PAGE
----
Updated: Lighting up or taking a puff in a Davenport city park may soon land you a $100 fine – Quad City Times

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A divided Davenport City Council approved a Scott County Health Department proposal prohibiting smoking and vaping in city parks and park facilities, with the exception of city golf courses.

A violation of the ban may be charged as a municipal infraction or simple misdemeanor carrying a $100 fine.

Alderman voted 7-2 Wednesday granting final passage banning tobacco and nicotine products, including vaping products, in city parks after debating and approving an amendment by Alderman Ben Jobgen, Ward 6, to carve out an exception for city golf courses. City disc golf courses are not exempted from the smoking and vaping ban.

“We’re not going to have police out driving around looking for people smoking in parks,” Mayor Mike Matson told the Quad-City Times. “But, having said that, if they’re blatantly doing that, obviously, we’re going to have to deal with that.”

The ordinance takes effect upon publication Tuesday, said Deputy City Clerk Brian Krup. 

Chad Dyson, city parks and recreation director, expressed concern that prohibiting the use of nicotine products on the city courses would result in lost revenue.

Dyson estimated about 10% to 15% of the roughly 10,000 golfers who regularly purchase rounds at city courses annually use tobacco. Assuming an average of six rounds per golfer, Dyson estimated a loss of anywhere from $75,000 to $225,000 in course revenue from a ban.

“The courses we benchmark against, which are the other local municipal courses in the Quad-Cities, to my knowledge none of them have a tobacco-free policy,” Dyson told the City Council. “And that’s including Scott County, which has enacted a tobacco-free policy in their parks, similar to what we are considering here, but they allow the use of tobacco on the course of play at the Glynn’s Creek Golf Course.”

Several cities, including Des Moines, though, have enacted tobacco-free park policies that include their golf courses.

“But by and large … what we’ve been able to find is the exemption to the course of play is common,” Dyson said.

Jobgen argued golf courses differ from city parks, which are more congested and more heavily utilized by children.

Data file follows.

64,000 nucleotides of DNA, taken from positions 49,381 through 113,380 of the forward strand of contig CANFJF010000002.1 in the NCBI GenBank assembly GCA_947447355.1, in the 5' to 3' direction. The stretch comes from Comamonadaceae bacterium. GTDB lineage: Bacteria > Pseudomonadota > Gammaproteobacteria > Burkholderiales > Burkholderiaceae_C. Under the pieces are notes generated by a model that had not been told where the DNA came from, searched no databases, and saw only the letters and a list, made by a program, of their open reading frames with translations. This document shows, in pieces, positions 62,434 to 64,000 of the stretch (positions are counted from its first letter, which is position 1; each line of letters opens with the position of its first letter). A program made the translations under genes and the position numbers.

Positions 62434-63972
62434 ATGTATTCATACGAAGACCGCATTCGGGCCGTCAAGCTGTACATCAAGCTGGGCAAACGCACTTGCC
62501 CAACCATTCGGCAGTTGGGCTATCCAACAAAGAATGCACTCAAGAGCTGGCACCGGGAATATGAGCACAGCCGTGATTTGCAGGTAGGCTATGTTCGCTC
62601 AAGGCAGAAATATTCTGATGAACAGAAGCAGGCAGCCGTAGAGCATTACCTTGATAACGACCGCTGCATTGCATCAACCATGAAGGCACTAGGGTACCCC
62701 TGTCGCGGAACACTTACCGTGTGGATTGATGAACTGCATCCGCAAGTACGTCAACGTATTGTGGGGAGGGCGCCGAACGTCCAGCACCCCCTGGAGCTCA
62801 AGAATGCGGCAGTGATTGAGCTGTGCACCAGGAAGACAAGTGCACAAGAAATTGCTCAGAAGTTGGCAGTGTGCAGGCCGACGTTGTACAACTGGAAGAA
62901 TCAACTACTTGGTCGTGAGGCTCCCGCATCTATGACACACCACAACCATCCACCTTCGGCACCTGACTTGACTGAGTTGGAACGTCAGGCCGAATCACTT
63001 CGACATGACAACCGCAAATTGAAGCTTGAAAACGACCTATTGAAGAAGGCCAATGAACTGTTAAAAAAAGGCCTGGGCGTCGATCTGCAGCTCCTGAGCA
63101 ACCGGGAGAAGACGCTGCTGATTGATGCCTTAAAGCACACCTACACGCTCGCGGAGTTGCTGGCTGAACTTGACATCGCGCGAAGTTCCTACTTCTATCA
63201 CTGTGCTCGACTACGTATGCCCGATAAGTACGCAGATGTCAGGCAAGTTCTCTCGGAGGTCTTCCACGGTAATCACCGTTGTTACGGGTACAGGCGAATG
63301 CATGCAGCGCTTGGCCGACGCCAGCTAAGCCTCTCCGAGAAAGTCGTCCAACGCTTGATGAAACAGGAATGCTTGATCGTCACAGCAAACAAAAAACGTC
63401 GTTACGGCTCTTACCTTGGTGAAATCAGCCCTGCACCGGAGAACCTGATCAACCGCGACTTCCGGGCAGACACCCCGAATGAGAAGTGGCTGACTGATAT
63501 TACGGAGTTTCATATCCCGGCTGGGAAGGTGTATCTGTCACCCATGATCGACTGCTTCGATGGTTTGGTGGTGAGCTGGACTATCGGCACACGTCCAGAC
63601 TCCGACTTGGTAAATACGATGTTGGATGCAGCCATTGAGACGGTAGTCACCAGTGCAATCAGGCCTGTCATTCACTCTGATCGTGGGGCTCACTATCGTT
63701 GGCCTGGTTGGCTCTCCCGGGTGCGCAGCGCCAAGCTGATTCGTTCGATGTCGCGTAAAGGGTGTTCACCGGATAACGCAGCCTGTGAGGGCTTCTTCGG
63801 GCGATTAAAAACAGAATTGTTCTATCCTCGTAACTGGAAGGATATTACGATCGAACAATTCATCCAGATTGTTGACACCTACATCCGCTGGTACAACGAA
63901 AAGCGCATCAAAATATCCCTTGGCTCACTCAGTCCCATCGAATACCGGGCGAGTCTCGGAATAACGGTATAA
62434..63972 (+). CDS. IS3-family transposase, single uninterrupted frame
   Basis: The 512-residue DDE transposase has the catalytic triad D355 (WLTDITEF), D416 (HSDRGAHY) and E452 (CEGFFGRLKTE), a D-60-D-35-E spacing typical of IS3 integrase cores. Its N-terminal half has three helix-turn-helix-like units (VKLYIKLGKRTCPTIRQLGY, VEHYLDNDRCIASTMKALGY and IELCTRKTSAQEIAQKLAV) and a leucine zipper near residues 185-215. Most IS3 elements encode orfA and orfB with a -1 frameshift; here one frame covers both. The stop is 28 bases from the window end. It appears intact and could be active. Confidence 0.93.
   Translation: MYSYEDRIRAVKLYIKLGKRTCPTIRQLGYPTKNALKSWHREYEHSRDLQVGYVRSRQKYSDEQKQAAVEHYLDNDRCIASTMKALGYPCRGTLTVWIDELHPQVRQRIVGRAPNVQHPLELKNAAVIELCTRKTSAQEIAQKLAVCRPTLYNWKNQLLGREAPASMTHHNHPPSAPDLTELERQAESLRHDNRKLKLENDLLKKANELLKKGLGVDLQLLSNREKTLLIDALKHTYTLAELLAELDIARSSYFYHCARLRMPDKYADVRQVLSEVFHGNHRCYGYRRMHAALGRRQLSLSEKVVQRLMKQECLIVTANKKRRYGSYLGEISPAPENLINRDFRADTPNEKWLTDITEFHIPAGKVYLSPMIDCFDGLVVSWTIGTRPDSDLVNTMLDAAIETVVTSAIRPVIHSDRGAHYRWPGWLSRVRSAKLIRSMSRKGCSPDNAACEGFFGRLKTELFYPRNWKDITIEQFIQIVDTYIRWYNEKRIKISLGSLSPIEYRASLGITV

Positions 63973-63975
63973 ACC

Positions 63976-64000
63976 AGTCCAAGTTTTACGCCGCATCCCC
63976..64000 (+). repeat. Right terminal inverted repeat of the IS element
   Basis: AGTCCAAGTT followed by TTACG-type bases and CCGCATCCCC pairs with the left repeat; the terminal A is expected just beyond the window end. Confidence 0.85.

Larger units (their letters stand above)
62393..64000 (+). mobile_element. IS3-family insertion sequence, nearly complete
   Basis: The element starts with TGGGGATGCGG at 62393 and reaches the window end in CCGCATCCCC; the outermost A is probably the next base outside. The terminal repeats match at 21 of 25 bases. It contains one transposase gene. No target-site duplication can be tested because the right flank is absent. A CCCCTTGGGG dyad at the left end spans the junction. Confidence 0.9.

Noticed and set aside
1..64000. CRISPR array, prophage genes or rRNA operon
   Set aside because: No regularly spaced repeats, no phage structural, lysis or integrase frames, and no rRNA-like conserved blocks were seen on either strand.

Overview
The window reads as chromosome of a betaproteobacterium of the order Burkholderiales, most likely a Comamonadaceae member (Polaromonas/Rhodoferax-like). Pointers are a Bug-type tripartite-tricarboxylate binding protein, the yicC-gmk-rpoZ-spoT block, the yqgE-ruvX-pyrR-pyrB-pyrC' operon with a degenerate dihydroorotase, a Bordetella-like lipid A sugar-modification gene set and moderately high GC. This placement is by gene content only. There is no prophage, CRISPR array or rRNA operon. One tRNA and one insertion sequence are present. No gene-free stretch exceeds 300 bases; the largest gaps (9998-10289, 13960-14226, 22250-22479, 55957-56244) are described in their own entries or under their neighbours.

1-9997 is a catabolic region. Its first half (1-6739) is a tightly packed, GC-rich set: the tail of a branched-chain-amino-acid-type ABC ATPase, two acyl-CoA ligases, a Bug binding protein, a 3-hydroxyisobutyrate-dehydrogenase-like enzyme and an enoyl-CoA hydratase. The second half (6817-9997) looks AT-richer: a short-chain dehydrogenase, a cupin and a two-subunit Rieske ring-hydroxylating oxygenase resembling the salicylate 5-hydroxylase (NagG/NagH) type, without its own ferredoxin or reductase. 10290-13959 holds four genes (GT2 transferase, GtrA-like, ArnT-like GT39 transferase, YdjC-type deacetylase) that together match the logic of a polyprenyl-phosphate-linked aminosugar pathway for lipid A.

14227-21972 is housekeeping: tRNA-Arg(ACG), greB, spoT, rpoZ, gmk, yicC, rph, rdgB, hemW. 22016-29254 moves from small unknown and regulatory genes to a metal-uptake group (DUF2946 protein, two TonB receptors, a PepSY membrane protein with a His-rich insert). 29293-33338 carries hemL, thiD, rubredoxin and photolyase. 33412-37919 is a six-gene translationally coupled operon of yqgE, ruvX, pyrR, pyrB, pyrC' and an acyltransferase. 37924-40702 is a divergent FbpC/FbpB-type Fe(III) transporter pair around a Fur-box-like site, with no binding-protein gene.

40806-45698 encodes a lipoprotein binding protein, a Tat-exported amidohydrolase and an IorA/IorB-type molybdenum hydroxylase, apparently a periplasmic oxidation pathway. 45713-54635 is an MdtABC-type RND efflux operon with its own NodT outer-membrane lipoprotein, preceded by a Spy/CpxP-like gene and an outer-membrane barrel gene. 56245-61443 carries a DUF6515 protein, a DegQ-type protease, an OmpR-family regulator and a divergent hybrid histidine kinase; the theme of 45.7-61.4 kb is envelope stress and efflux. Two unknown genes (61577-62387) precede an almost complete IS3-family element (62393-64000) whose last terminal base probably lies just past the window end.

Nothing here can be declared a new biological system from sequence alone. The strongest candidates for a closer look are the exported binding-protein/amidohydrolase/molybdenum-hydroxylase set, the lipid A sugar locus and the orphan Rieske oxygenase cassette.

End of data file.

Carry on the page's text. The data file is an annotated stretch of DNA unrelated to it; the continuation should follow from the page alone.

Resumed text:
“In parks, people can find themselves in close proximity to others without control of other people’s spacing or movement,” he said. “However, on a golf course during the course of play, people are typically in groups of four people which are hundreds of yards apart. Therefore people have a significantly decreased risk of exposure to secondhand smoke on a golf course than they would in a park surrounded by others.”

City officials and county health officials say the goal of the ordinance is to create smoke- and nicotine-free parks that give families a clean and safe experience, promote and model healthy behavior, and discourage youth from smoking.

“And the influence of not seeing people frequently utilizing tobacco products can positively affect future behaviors. In my opinions, this is the desire of the overall ordinance,” Jobgen said. “However, the demographics of those that are on a golf course are much older and different than those of the influential youth we are trying to protect. Children do utilize golf courses, but, again, their exposure is significantly decreased.”

Alderwomen Marion Meginnis, Ward 3, and Maria Dickmann, Ward 2, disagreed with Jobgen’s rationale.

“Are we going to be leaders and set an example, perhaps, other golf courses will follow? Or, are we going to allow one segment of our parks to somehow function differently than the rest?” Meginnis said. “I think it does set a poor example. I see our public parks, and this may be a romantic notion, a place where children can thrive (and) where they can have positive athletic experiences … And as a former smoker (for 30 years) I cannot support this.”

Dickmann argued “even people in groups with their friends should have the opportunity for a smoke-free golf experience.”

The pair voted against exempting golf courses, but ultimately voted in favor of the amended smoking and vaping ban in city parks.

Aldermen Kyle Gripp, at-large, and Ray Ambrose, Ward 4, voted against the smoking and vaping ban.

“Any action you can take to reduce smoking is the right action to take,” Gripp said. “My least favorite things about the smoking ban in Iowa is that you can still smoke in casinos. In my opinion, you should either be allowed to smoke everywhere or nowhere.”

Ambrose previously has expressed concerns at the ability to enforce the smoking and ban, and the strain enforcement would have on the Davenport Police Department.

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